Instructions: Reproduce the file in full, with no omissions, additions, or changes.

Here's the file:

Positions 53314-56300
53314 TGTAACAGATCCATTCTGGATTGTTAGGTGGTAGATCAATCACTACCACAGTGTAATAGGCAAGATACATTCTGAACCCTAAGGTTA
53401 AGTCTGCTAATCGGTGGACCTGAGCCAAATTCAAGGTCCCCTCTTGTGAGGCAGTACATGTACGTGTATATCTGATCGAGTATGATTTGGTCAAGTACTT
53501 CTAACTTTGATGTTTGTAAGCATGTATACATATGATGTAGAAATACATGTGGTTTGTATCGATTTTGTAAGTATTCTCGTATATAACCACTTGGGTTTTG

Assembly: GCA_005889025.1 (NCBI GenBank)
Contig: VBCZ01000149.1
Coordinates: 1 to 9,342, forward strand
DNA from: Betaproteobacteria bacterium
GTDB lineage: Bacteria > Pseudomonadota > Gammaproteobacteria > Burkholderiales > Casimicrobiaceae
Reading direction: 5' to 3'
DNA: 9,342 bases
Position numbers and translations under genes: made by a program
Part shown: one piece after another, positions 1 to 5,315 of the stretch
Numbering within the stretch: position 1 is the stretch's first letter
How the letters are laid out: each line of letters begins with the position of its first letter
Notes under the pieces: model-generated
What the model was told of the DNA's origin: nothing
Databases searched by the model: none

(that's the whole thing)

Positions 53314-56300
53314 TGTAACAGATCCATTCTGGATTGTTAGGTGGTAGATCAATCACTACCACAGTGTAATAGGCAAGATACATTCTGAACCCTAAGGTTA
53401 AGTCTGCTAATCGGTGGACCTGAGCCAAATTCAAGGTCCCCTCTTGTGAGGCAGTACATGTACGTGTATATCTGATCGAGTATGATTTGGTCAAGTACTT
53501 CTAACTTTGATGTTTGTAAGCATGTATACATATGATGTAGAAATACATGTGGTTTGTATCGATTTTGTAAGTATTCTCGTATATAACCACTTGGGTTTTG

Assembly: GCA_005889025.1 (NCBI GenBank)
Contig: VBCZ01000149.1
Coordinates: 1 to 9,342, forward strand
DNA from: Betaproteobacteria bacterium
GTDB lineage: Bacteria > Pseudomonadota > Gammaproteobacteria > Burkholderiales > Casimicrobiaceae
Reading direction: 5' to 3'
DNA: 9,342 bases
Position numbers and translations under genes: made by a program
Part shown: one piece after another, positions 1 to 5,315 of the stretch
Numbering within the stretch: position 1 is the stretch's first letter
How the letters are laid out: each line of letters begins with the position of its first letter
Notes under the pieces: model-generated
What the model was told of the DNA's origin: nothing
Databases searched by the model: none